From an early age, your GSD should be taught basic and easy commands. When they get too eager and bite down too hard, simply deliver a vocal command that gets their attention. A loud “ouch” or “stop” are great examples because they will rapidly attract their attention, but make sure to use the same word every time to stay consistent. After issuing the directions, let your puppy alone for a few minutes to teach them that this is inappropriate behaviour. While it may take some time for your puppy to learn, being consistent and stern can help them understand that biting is not acceptable.
Redirection is an effective training method that also works well with biting. This strategy is easy and effective since it prevents your dog from engaging in undesirable behaviour while rewarding them with appropriate conduct. When your dog bites or nips, attempt to offer them a chew toy instead, and this will gradually lead to them preferring chew toys over your hands. Because the noise is appealing to most puppies and dogs, squeaking toys are ideal for this form of redirection.
5. Recognize and reward positive behaviour
Positive reinforcement training strategies are effective for moving your puppy away from undesirable habits and toward desired ones. These approaches entail no scolding or harsh treatment, making them excellent for strengthening your bond with your dog. When you give your dog a chew toy instead of chewing it, or when you issue a command that they immediately obey, you simply reward that behaviour with a treat or praise. You disregard any inappropriate behaviour. They will quickly link incentives with positive behaviour and stop engaging in negative behaviour that garners no attention.
6. Playing Games to Stop a German Shepherd Puppy from Biting
Because GSDs are such strong and athletic creatures, they require mental and physical stimulation through games and interactive play. Games are also an excellent time to engage and enforce training techniques and acquaint your GSD with them before biting becomes a problem. There are numerous games to pick from, but avoid physical games or activities that encourage violence, such as tug of war. Stick to simple games like fetch or frisbee where you may train your dog to return the ball when you say so.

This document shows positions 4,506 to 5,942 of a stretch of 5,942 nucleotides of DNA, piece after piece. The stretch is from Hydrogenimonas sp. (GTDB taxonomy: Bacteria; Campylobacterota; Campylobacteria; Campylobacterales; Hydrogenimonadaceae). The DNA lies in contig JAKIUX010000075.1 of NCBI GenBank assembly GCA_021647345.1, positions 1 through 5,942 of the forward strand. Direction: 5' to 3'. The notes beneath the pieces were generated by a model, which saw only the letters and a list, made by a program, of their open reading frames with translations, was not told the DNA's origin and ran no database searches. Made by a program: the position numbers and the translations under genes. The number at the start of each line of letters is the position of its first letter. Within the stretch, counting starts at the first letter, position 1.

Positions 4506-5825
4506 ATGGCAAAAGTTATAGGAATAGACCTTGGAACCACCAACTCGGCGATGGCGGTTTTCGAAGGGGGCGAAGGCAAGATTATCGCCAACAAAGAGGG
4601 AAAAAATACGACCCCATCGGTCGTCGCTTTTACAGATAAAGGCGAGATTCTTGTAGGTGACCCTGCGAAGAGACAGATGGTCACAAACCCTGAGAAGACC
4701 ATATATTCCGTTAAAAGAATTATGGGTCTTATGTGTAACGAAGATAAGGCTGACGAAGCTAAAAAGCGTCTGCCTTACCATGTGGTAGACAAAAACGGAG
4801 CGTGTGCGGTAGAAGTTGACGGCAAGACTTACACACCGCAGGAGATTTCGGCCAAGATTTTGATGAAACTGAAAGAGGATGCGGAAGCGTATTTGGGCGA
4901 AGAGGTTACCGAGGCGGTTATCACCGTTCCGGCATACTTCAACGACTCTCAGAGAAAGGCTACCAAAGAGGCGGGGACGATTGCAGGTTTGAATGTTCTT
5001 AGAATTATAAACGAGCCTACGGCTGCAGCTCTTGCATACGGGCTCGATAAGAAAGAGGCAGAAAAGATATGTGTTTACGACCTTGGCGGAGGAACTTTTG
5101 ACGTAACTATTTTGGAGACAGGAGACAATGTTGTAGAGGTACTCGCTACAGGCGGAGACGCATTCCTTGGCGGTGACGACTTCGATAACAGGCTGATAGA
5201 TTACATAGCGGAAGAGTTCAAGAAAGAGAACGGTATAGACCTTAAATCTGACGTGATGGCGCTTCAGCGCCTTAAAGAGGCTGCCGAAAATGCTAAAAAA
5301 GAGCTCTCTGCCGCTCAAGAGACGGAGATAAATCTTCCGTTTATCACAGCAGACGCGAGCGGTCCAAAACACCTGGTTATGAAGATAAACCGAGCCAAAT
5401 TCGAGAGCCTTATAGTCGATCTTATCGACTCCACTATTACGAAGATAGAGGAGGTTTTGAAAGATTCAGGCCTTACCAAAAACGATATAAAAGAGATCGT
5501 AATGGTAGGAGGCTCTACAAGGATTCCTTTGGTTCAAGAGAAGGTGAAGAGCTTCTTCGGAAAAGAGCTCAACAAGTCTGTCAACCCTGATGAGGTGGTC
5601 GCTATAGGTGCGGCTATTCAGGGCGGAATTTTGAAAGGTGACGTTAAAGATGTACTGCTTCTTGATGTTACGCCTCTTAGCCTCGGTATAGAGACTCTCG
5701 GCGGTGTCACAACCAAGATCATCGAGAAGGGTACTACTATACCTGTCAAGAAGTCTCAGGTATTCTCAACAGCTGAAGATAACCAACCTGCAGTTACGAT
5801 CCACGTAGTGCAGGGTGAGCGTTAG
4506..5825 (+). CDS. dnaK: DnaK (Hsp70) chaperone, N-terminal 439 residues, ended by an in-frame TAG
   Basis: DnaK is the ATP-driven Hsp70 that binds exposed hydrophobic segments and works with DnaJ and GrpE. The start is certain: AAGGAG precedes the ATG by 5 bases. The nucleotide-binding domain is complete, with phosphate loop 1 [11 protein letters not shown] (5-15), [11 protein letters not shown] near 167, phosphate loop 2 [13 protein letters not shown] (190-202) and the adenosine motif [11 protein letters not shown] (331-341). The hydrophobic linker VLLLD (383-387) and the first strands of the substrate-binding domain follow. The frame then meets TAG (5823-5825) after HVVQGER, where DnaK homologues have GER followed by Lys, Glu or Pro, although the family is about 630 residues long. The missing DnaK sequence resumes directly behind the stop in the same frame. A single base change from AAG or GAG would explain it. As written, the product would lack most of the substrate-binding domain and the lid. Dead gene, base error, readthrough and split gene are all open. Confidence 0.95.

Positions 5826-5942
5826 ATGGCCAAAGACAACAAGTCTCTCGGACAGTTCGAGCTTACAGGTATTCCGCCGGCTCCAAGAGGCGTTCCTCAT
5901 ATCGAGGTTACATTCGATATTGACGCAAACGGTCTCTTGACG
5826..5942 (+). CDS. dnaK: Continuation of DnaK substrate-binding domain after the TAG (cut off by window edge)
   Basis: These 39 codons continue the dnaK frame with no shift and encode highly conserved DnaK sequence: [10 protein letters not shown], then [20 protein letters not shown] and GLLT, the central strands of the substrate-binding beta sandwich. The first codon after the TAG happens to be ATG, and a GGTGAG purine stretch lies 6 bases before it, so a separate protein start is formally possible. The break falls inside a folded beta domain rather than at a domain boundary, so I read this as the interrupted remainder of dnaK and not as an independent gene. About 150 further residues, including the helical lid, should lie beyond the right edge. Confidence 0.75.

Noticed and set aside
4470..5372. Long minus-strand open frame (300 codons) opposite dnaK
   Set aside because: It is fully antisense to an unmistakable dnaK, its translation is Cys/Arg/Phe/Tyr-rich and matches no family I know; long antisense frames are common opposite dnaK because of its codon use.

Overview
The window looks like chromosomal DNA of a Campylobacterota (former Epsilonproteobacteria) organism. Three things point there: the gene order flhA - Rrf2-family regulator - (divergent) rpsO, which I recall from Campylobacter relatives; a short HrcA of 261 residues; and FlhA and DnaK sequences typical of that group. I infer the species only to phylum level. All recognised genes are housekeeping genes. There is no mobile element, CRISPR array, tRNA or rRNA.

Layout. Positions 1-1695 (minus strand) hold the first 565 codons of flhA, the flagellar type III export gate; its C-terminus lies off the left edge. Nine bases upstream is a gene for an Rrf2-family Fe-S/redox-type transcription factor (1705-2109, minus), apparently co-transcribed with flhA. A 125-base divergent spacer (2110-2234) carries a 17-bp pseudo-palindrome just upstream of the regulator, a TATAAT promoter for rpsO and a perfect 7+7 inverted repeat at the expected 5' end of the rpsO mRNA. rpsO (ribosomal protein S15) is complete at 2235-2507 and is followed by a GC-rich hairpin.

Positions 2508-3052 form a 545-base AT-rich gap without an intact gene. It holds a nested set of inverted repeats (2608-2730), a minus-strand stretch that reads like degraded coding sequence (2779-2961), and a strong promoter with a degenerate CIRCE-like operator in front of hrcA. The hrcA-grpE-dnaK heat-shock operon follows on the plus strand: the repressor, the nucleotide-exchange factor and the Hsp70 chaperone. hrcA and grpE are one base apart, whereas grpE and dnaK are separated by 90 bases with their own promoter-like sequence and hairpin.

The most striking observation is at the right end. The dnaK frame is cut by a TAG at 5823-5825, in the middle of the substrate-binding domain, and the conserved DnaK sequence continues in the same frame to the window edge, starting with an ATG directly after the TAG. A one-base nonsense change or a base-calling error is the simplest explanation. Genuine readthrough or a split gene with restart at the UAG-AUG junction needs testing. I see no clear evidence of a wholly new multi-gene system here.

7. Be Gentle to Stop a German Shepherd Puppy from Biting
Whatever method you use to stop your German Shepherd puppy from biting aggressively, it is critical that you remain calm and gentle at all times. Harsh therapies, such as beating or shouting, are unlikely to fix the problem and are likely to aggravate it, as your dog will grow afraid and wary of you. It is critical to be nice at all times when teaching your dog directions or playing active activities with them to avoid having an aggressive and suspicious dog on your hands. Trust is essential when dealing with a powerful dog like a German Shepherd.
Because German Shepherds are such large dogs, thorough training is required, and bite inhibition is an important element of that training. While biting and nipping is a normal part of puppy development, it is equally critical that they know when to stop, and it is your responsibility to teach them. Proper training is the first and most important phase, as it sets the tone for all other methods. Your German Shepherd puppy should be able to break the behaviour of biting in no time with time, consistency, patience, and gentle guidance.